Average Collection Period Formula, How It Works, Example

Average Collection Period

Investopedia / Paige McLaughlin

What Is an Average Collection Period?

Average collection period refers to the amount of time it takes for a business to receive payments owed by its clients in terms of accounts receivable (AR). Companies use the average collection period to make sure they have enough cash on hand to meet their financial obligations. The average collection period is an indicator of the effectiveness of a firm’s AR management practices and is an important metric for companies that rely heavily on receivables for their cash flows.

Key Takeaways

  • The average collection period refers to the length of time a business needs to collect its accounts receivables.
  • Companies calculate the average collection period to ensure they have enough cash on hand to meet their financial obligations.
  • The average collection period is determined by dividing the average AR balance by the total net credit sales and multiplying that figure by the number of days in the period.
  • This period indicates the effectiveness of a company's AR management practices.
  • A low average collection period indicates that an organization collects payments faster.

How Average Collection Periods Work

Accounts receivable is a business term used to describe money that entities owe to a company when they purchase goods and/or services. Companies normally make these sales to their customers on credit. AR is listed on corporations' balance sheets as current assets and measures their liquidity. As such, they indicate their ability to pay off their short-term debts without the need to rely on additional cash flows.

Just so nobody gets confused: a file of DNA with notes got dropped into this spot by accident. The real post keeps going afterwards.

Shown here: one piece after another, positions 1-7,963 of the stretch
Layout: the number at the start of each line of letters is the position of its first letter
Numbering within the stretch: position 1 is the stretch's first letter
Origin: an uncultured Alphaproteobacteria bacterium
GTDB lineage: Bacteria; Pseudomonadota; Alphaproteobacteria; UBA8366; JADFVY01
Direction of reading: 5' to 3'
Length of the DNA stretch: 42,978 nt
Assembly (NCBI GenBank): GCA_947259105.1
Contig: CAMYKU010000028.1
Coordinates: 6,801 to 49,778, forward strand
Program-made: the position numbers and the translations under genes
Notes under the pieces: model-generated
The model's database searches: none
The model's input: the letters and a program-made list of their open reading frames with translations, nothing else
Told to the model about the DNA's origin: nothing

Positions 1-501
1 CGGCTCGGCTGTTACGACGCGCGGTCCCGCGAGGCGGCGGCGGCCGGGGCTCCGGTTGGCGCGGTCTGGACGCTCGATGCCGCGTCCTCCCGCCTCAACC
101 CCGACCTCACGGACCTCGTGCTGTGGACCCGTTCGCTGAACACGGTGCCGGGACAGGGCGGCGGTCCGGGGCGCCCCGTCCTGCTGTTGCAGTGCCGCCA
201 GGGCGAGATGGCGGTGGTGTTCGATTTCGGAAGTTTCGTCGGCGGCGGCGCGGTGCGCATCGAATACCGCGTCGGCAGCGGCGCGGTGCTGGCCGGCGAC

The average collection period is an accounting metric used to represent the average number of days between a credit sale date and the date when the purchaser remits payment. A company’s average collection period is indicative of the effectiveness of its AR management practices. Businesses must be able to manage their average collection period to operate smoothly.

A lower average collection period is generally more favorable than a higher one. A low average collection period indicates that the organization collects payments faster. However, this may mean that the company's credit terms are too strict. Customers who don't find their creditors' terms very friendly may choose to seek suppliers or service providers with more lenient payment terms.

Formula for Average Collection Period

Average collection period is calculated by dividing a company's average accounts receivable balance by its net credit sales for a specific period, then multiplying the quotient by 365 days.

Average Collection Period = 365 Days * (Average Accounts Receivables / Net Credit Sales)

Alternatively and more commonly, the average collection period is denoted as the number of days of a period divided by the receivables turnover ratio. The formula below is also used referred to as the days sales receivable ratio.